Tuesday, October 18, 2005

Q: What do you call a tired, middle aged programmer with an attitude?

A: Fired.

Let's cut to the chase. I got fired last week. That's right, the guy that wrote Coding Slave, Mr. 15 Years Experience in the woe and sublime of software development got fired-- your services are no longer needed, the company is changing strategy and direction, and oh yes, you have been missing your dates.

To say that I was shocked and subsequently saddened would be an understatement. After all, I thought that this would be The Gig: Heaven, Nirvana, all of the oysters and shellfish that you can eat at Balthazar, cute girls at the Playboy mansion, a long running series on HBO, never having to say that you are sorry, the lucrative gig with no musical compromise.

But, it wasn't.

It was a coding gig pretty much like the ones that I describe in my book: make a product with varying degrees of specificity, to be developed under tremendous deadline pressure, subject to the approval to a variety of people with whom I had no direct contact. Just the type of work I like: NOT!

And yet, I took the gig, eyes wide open.

I figured, this was advanced code, up to the abilities of Mr. Know-It-All. The money was all right, the new Boss was a skilled developer and this was an organization that could “get” the guy that wrote Coding Slave.

And then the development cycle began. Code, code, code... all the time, 10, 12, 16 hours a day, weekends from home. Gotta meet the date. If we don't meet the date, bad things will happen. The company is relying on us.

And so I code, like a hero at first. Then as the fatigue sets in, I get grouchy, I make mistakes, I get an attitude. I wonder, who are these people? Why do I need to be working like a dog for all right money? Don't these people know who I am? I am the guy that wrote Coding Slave. I make fun of situations like this. I don't do situations like this.

And yet I did.

I try to hide my dissatisfaction, I try to go along, to have faith, to keep the faith. I can't keep up. My Boss distances from me. Work that is assigned to me is being reassigned to others. The warning signs that I have read about in the “How to Tell You are About to be Fired” articles that pop up every so often in On The Job Lifestyle magazines appear as road signs on the way to the inevitable. I do not see them.

The product ships, somehow.

I go away for a long weekend.

I come back. I ask my Boss for an update on the work at hand. We agree to meet in the conference room. I go into the conference room with my Boss and another person.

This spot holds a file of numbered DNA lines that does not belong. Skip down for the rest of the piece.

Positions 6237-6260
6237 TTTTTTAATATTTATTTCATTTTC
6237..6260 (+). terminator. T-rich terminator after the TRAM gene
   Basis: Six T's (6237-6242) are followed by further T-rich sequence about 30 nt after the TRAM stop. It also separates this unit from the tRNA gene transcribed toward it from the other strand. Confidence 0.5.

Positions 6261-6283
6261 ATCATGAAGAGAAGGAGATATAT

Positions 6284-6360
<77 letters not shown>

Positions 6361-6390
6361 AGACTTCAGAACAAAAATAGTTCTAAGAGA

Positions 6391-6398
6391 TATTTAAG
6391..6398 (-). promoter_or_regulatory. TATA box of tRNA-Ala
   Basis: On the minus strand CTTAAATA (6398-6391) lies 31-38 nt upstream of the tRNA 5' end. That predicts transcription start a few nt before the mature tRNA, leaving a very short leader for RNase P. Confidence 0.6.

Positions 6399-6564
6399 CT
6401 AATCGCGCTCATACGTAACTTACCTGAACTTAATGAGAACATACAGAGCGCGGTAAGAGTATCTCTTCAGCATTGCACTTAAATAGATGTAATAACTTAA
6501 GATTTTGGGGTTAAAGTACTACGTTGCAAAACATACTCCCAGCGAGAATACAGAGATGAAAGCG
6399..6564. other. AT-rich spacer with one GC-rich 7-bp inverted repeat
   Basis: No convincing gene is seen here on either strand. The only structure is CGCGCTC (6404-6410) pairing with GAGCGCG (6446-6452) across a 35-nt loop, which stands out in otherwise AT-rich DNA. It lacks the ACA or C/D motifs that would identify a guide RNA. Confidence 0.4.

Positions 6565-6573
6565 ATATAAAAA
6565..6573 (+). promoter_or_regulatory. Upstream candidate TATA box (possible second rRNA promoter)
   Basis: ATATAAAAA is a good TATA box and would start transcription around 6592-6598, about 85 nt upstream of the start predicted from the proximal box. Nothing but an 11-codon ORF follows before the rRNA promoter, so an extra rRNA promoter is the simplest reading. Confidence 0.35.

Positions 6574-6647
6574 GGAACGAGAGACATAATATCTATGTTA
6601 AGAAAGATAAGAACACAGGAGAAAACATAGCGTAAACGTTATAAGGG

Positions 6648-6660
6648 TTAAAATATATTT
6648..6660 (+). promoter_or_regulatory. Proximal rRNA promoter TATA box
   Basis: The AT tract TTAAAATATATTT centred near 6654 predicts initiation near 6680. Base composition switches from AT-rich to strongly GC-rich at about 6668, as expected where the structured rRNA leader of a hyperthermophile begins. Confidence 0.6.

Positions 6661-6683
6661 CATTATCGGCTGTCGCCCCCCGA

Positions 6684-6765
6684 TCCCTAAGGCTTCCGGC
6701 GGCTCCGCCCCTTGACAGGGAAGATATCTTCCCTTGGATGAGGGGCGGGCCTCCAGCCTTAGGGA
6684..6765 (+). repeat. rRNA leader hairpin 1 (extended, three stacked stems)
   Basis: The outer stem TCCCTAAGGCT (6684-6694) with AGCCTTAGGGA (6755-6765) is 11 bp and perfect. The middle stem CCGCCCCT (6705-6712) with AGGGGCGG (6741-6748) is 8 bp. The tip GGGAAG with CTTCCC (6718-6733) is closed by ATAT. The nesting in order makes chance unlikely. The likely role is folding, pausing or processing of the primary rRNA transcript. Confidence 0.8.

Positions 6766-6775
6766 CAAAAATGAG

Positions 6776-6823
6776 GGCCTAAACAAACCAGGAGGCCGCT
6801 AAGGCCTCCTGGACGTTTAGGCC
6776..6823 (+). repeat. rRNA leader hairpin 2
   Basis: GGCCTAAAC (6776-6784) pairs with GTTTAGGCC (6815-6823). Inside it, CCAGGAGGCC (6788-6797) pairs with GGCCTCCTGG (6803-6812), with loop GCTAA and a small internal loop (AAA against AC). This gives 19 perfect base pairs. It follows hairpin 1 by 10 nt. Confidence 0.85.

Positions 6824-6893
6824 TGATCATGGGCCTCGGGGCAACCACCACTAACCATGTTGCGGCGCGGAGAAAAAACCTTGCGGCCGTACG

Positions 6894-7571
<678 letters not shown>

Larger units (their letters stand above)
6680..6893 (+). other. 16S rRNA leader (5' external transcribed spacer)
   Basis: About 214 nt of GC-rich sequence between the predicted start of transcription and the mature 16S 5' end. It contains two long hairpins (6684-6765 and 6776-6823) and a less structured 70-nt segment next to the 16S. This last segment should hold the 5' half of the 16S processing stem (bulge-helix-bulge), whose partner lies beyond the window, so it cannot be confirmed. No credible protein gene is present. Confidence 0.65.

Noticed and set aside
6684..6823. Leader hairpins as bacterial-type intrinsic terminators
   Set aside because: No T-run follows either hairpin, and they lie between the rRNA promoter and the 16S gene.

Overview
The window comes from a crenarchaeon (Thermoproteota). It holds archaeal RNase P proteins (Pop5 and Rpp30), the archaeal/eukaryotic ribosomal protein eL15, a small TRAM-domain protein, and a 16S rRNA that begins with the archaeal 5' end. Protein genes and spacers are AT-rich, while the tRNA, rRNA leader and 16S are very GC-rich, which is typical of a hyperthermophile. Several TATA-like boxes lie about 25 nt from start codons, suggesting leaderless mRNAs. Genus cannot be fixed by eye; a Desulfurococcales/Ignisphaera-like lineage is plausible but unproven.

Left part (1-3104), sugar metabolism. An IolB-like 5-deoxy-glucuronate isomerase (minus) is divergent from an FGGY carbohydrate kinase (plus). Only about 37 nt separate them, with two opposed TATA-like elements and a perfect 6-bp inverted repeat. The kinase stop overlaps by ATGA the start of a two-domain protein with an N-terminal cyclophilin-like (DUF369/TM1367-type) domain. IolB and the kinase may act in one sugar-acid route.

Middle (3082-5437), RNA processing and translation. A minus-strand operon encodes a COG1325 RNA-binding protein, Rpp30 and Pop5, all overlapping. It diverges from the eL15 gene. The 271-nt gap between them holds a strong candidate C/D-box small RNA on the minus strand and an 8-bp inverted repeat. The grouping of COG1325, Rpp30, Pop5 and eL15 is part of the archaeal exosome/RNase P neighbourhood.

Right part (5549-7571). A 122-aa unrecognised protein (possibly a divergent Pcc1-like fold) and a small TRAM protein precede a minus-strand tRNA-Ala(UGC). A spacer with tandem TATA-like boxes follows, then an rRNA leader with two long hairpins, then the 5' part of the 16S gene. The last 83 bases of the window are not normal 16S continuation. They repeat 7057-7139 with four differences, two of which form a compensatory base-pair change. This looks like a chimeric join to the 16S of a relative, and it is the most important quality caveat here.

“We want to thank you for all that you have done.”

(I thought I was getting an atta boy for working all that time)

“But we are letting you go. Do you have any questions.”

(I take a second to regroup, to understand that I am being fired.)

I asked why.

“The company is moving in a different direction and we will not need your services.”

I asked if there was anything in my behavior that warranted my dismissal.

“There has been concern for a while. You've been missing your dates.”

I asked if there was any severance. (Maslow was right.) At that point the other person who was sitting directly across from me at the end of a long conference table pulled out a manila folder. (my Boss was at the head of the table to my right). In the folder was one check for two weeks severance, another for four days vacation and two papers to sign. One piece of paper was a written agreement that in exchange for the severance I would not bring legal action against them. The other was an acknowledgment of the final payout.

I signed both pieces of paper and took the money.

“We understand that you have some stuff at your desk, you have an hour to collect your stuff.”

I had worked for The Company for about 90 days. Shortest coding gig that I have ever had.

There is a saying: Once you turn a cucumber into a pickle, it can never, ever go back to being a cucumber.

I wonder if the guy that wrote Coding Slave, knowing what he knows, professing what he professes, can ever be paid to write code again. I have no regrets about writing Coding Slave. I mean, if I didn't do it, who would? As I say in the preface:

All characters depicted in this book are purely fictional; the situations, less so.

Still, there are some days though that I wonder if it would have been easier if I had just remained a cucumber.

Oh yeah, feel free to:

at the Coding Slave site. Make believe that you are doing an iTune download. And, as always, you can download the novel for free.


Blogger Ralph Loizzo said...

Keep the faith man.

There are those of us who DO appreciate your work.

And who knows?

Your very next gig may make nirvana appear to be unfulfilling...

8:56 AM  

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